Exclusive: China to Stage Rescue Operations Drill in South China Sea

October 14, 2020 Updated: October 15, 2020

Internal government documents reveal that the Chinese Communist Party (CCP) will stage a rescue operations drill this month near the Paracel Islands, a disputed archipelago in the South China Sea—which could escalate tensions in the disputed waters.

According to a notice issued by the Hainan Province Development and Reform Commission and obtained by The Epoch Times from a trusted source, the drill is scheduled for 9 a.m. to noon on Oct. 20; if the first one fails, another drill is scheduled from 9 a.m. to noon on Oct. 22.

Hainan is an island off the southern coast of the mainland.

The exercise will be conducted as follows: The Hainan branch of the People’s Liberation Army (PLA) General Hospital will receive an order from the commander and quickly dispatch a 38-member medical team to the Sansha No. 2 vessel to carry out rescue operations.

Chinese missile frigate Yuncheng launches an anti-ship missile during a military exercise in the waters near south China's Hainan Island and Paracel Islands on July 8, 2016. (Zha Chunming/Xinhua via AP)
Chinese missile frigate Yuncheng launches an anti-ship missile during a military exercise in the waters near south China’s Hainan Island and Paracel Islands on July 8, 2016. (Zha Chunming/Xinhua via AP)

According to Chinese news reports, the Sansha No. 2 weighs 8,000 tons and is the second transportation supply vessel built at a shipyard in Sansha city. As a medical modification ship, it also serves as a military resupply vessel.

Seven warships, one helicopter, and units of the country’s maritime search-and-rescue agencies will also participate in the drill.

Epoch Times Photo
Internal document describing the drill. (Provided to The Epoch Times)

The Hainan Health Commission created presentation slides to guide the rescue operations.

The slides, also obtained by The Epoch Times, show that the drill will practice how to do remote medical treatment, transfer the sick and wounded, and psychological counseling.

The slides also included information on meteorological and hydrological conditions.

Epoch Times Photo
A presentation slide about the rescue operation drill. (Provided to The Epoch Times)

Background

In August 2020, plans were completed for a rescue operations drill featuring the Sansha No. 2, called the National (the Paracel Waters) Maritime Emergency Medical Rescue Drill. The plan was created by the emergency office of the Hainan Health Commission and the Hainan branch of the PLA General Hospital to “effectively test the emergency medical rescue capabilities in the direction of the South China Sea.”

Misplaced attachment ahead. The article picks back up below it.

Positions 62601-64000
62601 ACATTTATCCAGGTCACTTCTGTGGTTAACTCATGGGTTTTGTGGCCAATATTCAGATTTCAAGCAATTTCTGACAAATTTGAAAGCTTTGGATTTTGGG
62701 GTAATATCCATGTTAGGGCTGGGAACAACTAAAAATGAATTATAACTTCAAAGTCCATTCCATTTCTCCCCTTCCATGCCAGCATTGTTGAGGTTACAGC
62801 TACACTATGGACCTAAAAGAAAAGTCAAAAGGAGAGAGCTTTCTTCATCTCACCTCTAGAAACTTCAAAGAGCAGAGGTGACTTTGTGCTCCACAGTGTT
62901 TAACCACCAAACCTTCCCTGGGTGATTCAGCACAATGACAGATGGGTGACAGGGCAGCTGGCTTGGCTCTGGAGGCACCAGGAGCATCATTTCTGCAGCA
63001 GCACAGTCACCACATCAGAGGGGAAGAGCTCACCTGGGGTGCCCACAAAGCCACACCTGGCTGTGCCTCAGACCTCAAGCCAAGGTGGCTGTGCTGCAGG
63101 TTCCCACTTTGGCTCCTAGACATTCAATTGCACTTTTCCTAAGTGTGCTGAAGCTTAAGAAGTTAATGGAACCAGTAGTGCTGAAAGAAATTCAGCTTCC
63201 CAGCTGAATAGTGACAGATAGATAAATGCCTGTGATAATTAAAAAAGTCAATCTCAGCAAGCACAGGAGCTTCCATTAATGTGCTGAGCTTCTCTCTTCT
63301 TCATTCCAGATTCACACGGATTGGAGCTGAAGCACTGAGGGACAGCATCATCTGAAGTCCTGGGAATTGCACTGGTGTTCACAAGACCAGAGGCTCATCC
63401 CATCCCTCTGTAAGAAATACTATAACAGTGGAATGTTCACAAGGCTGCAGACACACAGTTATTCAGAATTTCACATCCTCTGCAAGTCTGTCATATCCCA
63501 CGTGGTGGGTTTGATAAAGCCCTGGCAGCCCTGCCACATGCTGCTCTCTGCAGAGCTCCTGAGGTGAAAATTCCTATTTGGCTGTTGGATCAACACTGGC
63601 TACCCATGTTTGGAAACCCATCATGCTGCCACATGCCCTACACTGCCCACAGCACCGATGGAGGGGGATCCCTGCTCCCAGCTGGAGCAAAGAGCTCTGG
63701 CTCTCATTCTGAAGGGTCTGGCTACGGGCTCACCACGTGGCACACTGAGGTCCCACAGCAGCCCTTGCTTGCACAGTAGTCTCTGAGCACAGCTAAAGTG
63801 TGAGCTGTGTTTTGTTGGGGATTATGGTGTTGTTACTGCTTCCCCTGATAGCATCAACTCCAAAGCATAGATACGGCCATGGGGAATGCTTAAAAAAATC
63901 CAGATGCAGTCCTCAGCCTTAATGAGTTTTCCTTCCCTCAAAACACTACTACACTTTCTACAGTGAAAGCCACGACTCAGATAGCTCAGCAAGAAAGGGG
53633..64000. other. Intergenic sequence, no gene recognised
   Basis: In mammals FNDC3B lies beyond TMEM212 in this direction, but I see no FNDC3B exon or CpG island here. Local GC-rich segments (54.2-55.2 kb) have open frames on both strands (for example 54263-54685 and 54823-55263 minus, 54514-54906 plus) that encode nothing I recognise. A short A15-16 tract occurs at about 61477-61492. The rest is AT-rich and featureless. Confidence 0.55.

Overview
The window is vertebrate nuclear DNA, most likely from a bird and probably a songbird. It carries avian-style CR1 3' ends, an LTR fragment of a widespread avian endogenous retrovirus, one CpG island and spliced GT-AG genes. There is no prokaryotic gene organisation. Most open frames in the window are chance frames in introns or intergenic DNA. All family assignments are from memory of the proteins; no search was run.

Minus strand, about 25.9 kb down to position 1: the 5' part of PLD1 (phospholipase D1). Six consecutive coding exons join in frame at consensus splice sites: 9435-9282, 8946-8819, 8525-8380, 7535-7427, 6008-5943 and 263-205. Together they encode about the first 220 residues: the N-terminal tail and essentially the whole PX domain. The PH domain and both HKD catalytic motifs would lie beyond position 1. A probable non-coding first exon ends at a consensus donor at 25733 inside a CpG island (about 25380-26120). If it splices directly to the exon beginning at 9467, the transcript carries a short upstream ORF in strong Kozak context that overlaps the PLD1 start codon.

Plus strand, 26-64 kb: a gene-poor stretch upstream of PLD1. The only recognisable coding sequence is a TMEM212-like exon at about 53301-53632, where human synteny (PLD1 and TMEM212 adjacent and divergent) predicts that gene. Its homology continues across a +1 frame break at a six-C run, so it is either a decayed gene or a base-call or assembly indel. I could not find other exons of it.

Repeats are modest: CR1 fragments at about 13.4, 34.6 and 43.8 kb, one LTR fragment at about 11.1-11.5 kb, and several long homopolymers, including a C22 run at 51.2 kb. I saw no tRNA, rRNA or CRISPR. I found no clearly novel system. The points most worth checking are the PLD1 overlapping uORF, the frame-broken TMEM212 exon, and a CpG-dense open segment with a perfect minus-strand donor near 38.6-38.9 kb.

In September, the Hainan Development and Reform Commission compiled a list of investment projects to include in the budget of the 14th Five-Year Plan to advance reform and free-trade port construction in the province, as required by its higher authority—the Central National Development and Reform Commission.

One of the proposed projects on the list is to build a National Maritime Emergency Medical Rescue Base and National Aviation Medical Rescue Base. The proposal is aimed at “building a land-based maritime treatment network, a rescue reserve force, an emergency rescue base support platform, and a treatment and transfer system for the wounded and the sick by sea, land, and air,” the document stated.

Other Hainan government documents stated that the two bases are meant to get ready for “maintaining sovereignty and battling emergencies in the South China Sea.”

China commentator Li Linyi noted that this signals that the CCP is preparing for the possibility of military conflicts in the South China Sea.

US Military Exercise

According to the U.S. Pacific Fleet, the USS Ronald Reagan carried out a mass casualty drill in the South China Sea on Oct. 7.

Li said that the Oct. 7 exercise is the most effective countermeasure the United States has ever taken to counter the CCP’s military aggression in the South China Sea.

South China Sea Dispute

Islands, reefs, and rocks in the strategic waterway are claimed by a number of countries, including Brunei, China, Malaysia, the Philippines, Taiwan, and Vietnam.

Beijing has used the “nine-dash line” to proclaim sovereignty over 90 percent of the South China Sea, despite a United Nations legal judgment in 2016 that refuted Beijing’s claims.

In recent years, Beijing has sought to bolster its claims by building military outposts on artificial islands and reefs in the region. It has also deployed coast guard ships and Chinese fishing boats to intimidate foreign vessels, block access to waterways, and seize shoals and reefs.

In the past few months, it has conducted more military exercises in the waterway, prompting condemnation from the United States.

Frank Fang contributed to this report.